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Chilaquiles Divorciados

  • Prep 10 min
  • Total 30 min
  • Ingredients 7
  • Servings 4

Ingredients

20
corn tortillas (cut or torn into bite size pieces)
1
cup vegetable oil
1
small can of Old El Paso™ red enchilada sauce
1
small can of Old El Paso™ green enchilada sauce
Crumbled cotija cheese, to taste
1
tablespoon sour cream
Cilantro, to garnish

Nutrition Information

NUTRITION INFORMATION PER SERVING

Serving Size: 1 Serving
% Daily Value
% Daily Value*:
Exchanges:
Free
*Percent Daily Values are based on a 2,000 calorie diet.
No nutrition information available for this recipe

Expert Tips

Fry the tortilla pieces until extra crisp; this will keep the dish from being soggy once the chile and tortilla meet.

Chilaquiles Divorciados. I love the name. Two different chilaquiles that decided to call it quits on their union and go their own way. One spicy in all her red glory, and the other mellow in his bath of green chile. Two separate dishes plated together but very much standing on their own. I believe making the divorced dish may be easier than making them whole. You fry the ingredients of the dish together and at the last minute they part ways. For the person sitting in front of the plate, this is the best thing that could have ever happened. The eater gets to enjoy the best of both worlds and the chilaquiles can gracefully keep their own identity.

Directions

  • 1 Cut or tear tortillas into pieces.
  • 2 In a large frying pan over a medium flame add in vegetable oil. Allow it to get hot.
  • 3 Add in a few tortilla pieces at a time. Fry them until crisp. Cook the tortilla pieces on both sides until golden brown (about 7 minutes), in batches until all tortillas are fried.
  • 4 Drain the tortilla crisps on a paper towel lined plate.
  • 5 In two separate bowls, add the red enchilada sauce to one and the green enchilada sauce to the other.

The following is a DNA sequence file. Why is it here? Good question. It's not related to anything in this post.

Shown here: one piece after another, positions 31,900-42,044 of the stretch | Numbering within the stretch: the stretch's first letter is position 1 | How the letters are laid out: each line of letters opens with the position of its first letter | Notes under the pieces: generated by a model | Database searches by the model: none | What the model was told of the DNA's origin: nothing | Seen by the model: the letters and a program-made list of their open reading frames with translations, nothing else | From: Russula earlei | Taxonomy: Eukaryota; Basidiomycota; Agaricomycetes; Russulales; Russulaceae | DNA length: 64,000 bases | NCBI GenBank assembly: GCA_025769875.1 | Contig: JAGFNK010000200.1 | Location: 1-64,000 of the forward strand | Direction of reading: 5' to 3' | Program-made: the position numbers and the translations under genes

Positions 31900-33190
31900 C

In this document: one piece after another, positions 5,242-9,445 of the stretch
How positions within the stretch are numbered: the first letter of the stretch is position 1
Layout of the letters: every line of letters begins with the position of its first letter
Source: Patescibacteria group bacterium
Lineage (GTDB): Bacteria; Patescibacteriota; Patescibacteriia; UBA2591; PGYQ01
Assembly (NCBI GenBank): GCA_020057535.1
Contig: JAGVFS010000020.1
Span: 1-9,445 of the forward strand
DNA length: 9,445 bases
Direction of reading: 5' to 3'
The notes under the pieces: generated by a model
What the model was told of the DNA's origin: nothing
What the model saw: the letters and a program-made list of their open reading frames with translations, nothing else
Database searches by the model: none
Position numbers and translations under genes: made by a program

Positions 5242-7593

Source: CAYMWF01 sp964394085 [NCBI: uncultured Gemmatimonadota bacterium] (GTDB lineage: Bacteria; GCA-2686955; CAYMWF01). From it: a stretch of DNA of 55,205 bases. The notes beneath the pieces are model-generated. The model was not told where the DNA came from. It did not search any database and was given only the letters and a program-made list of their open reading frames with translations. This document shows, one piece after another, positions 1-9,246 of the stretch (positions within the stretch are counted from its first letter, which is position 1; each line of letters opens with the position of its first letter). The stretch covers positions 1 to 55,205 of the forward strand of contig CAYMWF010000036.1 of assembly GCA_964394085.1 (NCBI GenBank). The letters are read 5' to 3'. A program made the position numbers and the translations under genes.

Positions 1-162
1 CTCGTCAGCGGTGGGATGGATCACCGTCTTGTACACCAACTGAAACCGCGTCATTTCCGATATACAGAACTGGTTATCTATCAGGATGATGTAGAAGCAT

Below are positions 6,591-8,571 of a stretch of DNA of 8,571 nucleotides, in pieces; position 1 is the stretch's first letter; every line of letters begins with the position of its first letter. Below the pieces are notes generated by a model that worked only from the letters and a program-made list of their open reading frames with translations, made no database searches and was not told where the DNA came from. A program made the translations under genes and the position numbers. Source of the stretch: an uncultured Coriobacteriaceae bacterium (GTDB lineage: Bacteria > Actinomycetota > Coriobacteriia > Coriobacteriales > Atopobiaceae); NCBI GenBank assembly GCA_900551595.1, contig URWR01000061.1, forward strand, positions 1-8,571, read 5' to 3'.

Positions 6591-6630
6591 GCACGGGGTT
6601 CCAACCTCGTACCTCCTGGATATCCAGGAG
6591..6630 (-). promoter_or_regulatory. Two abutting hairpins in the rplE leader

• 6 Divide the chips into two and place half the chips in the red and the other half in the green.
  • 7 Remove the chips with a slotted spoon from the enchilada sauce and plate them side by side.
  • 8 Then sprinkle the cotija cheese on top of both chilaquiles, and divide them with a dollop of sour cream. Garnish with cilantro. Enjoy!

Chilaquiles Divorciados. I love the name. Two different chilaquiles that decided to call it quits on their union and go their own way. One spicy in all her red glory, and the other mellow in his bath of green chile. Two separate dishes plated together but very much standing on their own. I believe making the divorced dish may be easier than making them whole. You fry the ingredients of the dish together and at the last minute they part ways. For the person sitting in front of the plate, this is the best thing that could have ever happened. The eater gets to enjoy the best of both worlds and the chilaquiles can gracefully keep their own identity.

Rate and Comment

Nicole Presley Nicole Presley
September 28, 2015

Chilaquiles Divorciados. I love the name. Two different chilaquiles that decided to call it quits on their union and go their own way. One spicy in all her red glory, and the other mellow in his bath of green chile. Two separate dishes plated together but very much standing on their own. I believe making the divorced dish may be easier than making them whole. You fry the ingredients of the dish together and at the last minute they part ways. For the person sitting in front of the plate, this is the best thing that could have ever happened. The eater gets to enjoy the best of both worlds and the chilaquiles can gracefully keep their own identity.